Even though their preferred method of communication may be a text or email, there are still times when insurers still have to send policyholders an old-fashioned letter. Make sure it says what you really mean. (Photo: Shutterstock)
In a world where Twitter, emoticons, text messages, emails and social media have become the preferred means of communication, for claims professionals, there is still a need to contact policyholders and claimants in writing.
Many insurers have form letters that they have been using for quite a while. How long has it been since you have looked at the template letters your claims professionals use regularly?
Some managers don't look at them for years or until they must be migrated to a new computer system. Then it is easier to see some obvious problems that have been perpetuated over the years.
Here are eight things to consider as you look at the form letters your company sends out every day.
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1. Take time to carefully review the letters.
It may save money to revise the letters internally if the company has someone who writes well and can proof them for content and typos.
Sometimes a fresh set of eyes can catch things others don’t see. If you have someone from the outside review the letters (preferably someone with expertise as a writer and editor), make sure this person gives you a per letter price and sets a fee that will include all revisions, discussions and re-revisions, if necessary. Part of the agreement should be that a vendor will revise the letters until both parties are satisfied with the changes made to each letter.
Letters should be checked for style, format, spacing and tone; and eliminate wordiness, redundancy, old-fashioned phrases, clichés, unnecessary legalese, poor punctuation and grammar, typos and misspellings.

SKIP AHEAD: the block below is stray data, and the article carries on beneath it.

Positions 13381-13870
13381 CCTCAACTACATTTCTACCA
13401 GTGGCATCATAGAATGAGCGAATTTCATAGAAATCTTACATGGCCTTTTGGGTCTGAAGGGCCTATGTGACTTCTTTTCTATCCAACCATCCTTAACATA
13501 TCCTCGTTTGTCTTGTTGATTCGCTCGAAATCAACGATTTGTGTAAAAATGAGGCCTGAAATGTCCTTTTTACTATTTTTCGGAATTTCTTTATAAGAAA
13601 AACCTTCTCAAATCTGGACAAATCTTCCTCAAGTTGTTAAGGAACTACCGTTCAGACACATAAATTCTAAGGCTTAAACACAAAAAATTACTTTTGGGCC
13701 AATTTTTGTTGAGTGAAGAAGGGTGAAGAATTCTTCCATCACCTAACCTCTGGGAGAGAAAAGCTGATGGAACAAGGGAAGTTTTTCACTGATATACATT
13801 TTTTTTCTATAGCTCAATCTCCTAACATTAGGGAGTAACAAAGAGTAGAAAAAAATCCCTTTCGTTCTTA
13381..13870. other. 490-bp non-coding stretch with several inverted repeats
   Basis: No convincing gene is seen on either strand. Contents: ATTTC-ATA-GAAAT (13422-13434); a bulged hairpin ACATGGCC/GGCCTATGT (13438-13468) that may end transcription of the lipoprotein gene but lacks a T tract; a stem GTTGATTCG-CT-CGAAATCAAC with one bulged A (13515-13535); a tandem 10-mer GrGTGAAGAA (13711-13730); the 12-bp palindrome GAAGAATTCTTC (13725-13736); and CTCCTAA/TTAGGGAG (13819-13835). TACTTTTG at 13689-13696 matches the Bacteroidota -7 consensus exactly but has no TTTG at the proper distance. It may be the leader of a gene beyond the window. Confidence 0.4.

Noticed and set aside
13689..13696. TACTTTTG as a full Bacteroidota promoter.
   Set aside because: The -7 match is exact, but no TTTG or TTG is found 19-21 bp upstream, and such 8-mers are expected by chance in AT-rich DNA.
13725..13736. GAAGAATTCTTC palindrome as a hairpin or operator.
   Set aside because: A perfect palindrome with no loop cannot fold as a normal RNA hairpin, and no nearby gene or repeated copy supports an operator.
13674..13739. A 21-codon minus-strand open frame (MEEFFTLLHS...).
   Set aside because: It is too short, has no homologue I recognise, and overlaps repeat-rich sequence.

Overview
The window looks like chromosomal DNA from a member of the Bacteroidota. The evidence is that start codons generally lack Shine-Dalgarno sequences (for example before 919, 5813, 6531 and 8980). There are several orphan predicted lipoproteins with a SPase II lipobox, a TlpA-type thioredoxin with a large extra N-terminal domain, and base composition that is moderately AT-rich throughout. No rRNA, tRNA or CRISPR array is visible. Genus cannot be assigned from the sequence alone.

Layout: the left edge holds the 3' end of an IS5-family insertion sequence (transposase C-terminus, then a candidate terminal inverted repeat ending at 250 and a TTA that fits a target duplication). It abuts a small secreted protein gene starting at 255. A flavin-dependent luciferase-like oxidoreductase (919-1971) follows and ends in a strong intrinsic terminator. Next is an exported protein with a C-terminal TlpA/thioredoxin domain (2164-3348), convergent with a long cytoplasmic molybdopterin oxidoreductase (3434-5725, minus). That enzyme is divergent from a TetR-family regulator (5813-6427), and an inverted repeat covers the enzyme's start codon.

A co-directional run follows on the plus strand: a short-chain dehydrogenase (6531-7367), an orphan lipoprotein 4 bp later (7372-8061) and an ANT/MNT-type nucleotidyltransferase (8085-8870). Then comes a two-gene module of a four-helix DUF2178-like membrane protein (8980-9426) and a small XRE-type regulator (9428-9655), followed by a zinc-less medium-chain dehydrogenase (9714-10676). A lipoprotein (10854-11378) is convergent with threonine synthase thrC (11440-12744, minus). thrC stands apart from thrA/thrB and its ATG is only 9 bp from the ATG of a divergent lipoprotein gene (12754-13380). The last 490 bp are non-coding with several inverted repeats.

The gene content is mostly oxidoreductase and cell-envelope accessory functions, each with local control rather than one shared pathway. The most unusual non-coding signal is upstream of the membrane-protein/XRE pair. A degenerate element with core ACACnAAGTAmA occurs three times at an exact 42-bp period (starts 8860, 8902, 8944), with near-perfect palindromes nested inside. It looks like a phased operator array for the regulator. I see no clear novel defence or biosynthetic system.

2. Look at dates, “RE” line, salutation and closing.
Inside addresses often leave out punctuation marks and periods after abbreviations. Make sure the letters include these.
"RE" lines sometimes embrace odd formats like having the colons indented, doing a sort of "line dance" down the middle of the page, instead of being placed next to a category. Check the spacing and alignment.
In a formal salutation, use a colon as in “Dear Mr. Jones:” to open the letter. If you're on a first-name basis, write "Dear Ted," using the comma. Avoid salutations like, "Dear Jerry Smith:" or "Dear Carrier," which may never reach the proper person.
Choose a closing that is not old-fashioned. Opt for "Sincerely" or "Regards" rather than "Sincerely yours" or "Very truly yours." Remember that "Thank you" is not a closing.
3. When to say “Thank you.”
Use this phrase only when acknowledging something that has been done for you. Do not use it to try to motivate someone to cooperate with you. Try not to use the phrase, "Thank you in advance for your cooperation."
When you thank someone in advance, you are being presumptuous. Even the phrase, "I look forward to your anticipated cooperation," seems grating. If you have requested that the policyholder send you a Proof of Loss document, you might end your letter by writing, "I look forward to reviewing the Proof of Loss."